certs = sslEngine.getSession().getPeerCertificates();
        } catch( Throwable t ) {
            if ( logger.isLoggable(Level.FINE))
                logger.log(Level.FINE,"Error getting client certs",t);
            return null;
        }

Here the doHandshake() implementation is the same used when doing the initial handshake. This is where it gets complicated in term of design, because the endpoint (here Servlet) needs to have a way to retrieve the SSLEngine and execute the handshake. Since the doHanshake() code is far from simple, then you don’t want it duplicated in several classes. For that, I’ve created the SSLUtil class. If you planning to use SSL with NIO, take a look at it (and find bugs :-).

The good news is we have benchmarked this implementation and the performance is much better than when using blocking socket. Now be aware that when you work with SSLEngine, you cannot uses interface X509KeyManager because SSLEngine instead require the use of X509ExtendedKeyManager. This fact is hidden in the documentation and the exception you are getting is quite confusing if you fail to implement it properly:


Caused by: javax.net.ssl.SSLHandshakeException: no cipher suites in common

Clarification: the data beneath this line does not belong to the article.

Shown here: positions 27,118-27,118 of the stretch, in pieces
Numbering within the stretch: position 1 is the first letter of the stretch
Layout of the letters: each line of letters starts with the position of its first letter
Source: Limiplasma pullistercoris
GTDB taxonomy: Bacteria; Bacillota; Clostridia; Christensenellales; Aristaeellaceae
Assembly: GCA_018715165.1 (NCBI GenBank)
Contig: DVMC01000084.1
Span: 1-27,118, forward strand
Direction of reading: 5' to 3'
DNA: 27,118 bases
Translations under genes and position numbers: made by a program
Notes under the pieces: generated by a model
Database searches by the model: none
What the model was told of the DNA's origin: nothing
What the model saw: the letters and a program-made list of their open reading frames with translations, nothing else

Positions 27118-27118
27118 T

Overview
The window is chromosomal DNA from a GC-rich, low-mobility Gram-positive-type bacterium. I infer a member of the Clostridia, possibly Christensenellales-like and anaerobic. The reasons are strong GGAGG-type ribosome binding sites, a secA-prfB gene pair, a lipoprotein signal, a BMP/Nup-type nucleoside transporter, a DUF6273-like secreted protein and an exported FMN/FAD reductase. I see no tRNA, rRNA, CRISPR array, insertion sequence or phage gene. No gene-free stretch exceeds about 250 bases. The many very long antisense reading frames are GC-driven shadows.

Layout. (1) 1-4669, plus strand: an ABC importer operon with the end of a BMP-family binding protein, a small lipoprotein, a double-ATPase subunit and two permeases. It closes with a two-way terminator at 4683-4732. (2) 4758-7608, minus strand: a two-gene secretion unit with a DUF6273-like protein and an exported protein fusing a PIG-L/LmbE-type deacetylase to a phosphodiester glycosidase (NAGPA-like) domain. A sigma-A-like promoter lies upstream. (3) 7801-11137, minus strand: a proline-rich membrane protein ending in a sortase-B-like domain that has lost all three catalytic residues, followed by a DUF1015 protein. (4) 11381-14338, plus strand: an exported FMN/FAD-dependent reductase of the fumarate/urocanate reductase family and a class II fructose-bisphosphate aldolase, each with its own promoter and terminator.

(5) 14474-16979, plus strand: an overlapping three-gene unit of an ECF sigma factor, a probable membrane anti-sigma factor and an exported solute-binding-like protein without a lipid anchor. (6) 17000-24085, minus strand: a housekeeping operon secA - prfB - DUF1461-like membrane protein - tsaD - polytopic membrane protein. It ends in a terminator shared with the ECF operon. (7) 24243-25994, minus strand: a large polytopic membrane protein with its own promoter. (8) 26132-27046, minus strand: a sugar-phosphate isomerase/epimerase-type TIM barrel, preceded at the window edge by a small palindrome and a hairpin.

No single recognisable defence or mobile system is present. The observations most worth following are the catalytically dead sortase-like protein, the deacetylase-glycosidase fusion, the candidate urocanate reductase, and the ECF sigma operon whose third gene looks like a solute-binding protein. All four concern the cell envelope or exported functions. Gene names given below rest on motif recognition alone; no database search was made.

at com.sun.net.ssl.internal.ssl.Alerts.getSSLException(Alerts.java:150)
at com.sun.net.ssl.internal.ssl.SSLEngineImpl.fatal(SSLEngineImpl.java:1352)
at com.sun.net.ssl.internal.ssl.Handshaker.fatalSE(Handshaker.java:176)
at com.sun.net.ssl.internal.ssl.Handshaker.fatalSE(Handshaker.java:164)
at com.sun.net.ssl.internal.ssl.ServerHandshaker.chooseCipherSuite(ServerHandshaker.java:639)
at com.sun.net.ssl.internal.ssl.ServerHandshaker.clientHello(ServerHandshaker.java:450)

I was puzzled because the blocking case was working perfectly. Anyway just make sure you aren’t using X509KeyManager. I’ve filled a bug against the JDK as I suspect I will not be the only one that face this problem.

OK, this is it! As usual, feedback are more than welcome, and many thanks for all the great feedback I got from the previous blogs

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Writing a Comet web application using GlassFish

This blog describes how to write Comet enabled web application using GlassFish’s Comet Engine.

A couple of months ago, I’ve blogged about the technical details of the GlassFish‘s Comet support. Since then, I’ve got a lot of feedbacks on the blog and also privately. Surprisingly, a lot of peoples have started using the API and an asked for a blog describing a basic example. So here it comes … a basic Chat Servlet :-)

werixc.jpg

First, to enable Comet Support in GlassFish, add the following in ${glassfish.home}/domains/domain1/config/domain.xml


        <http-listener acceptor-threads="1" address="0.0.0.0" 
           blocking-enabled="false" default-virtual-server="server"
           enabled="true" family="inet" id="http-listener-1" port="8080"
           security-enabled="false" server-name="" xpowered-by="true">
                <property name="cometSupport" value="true"/>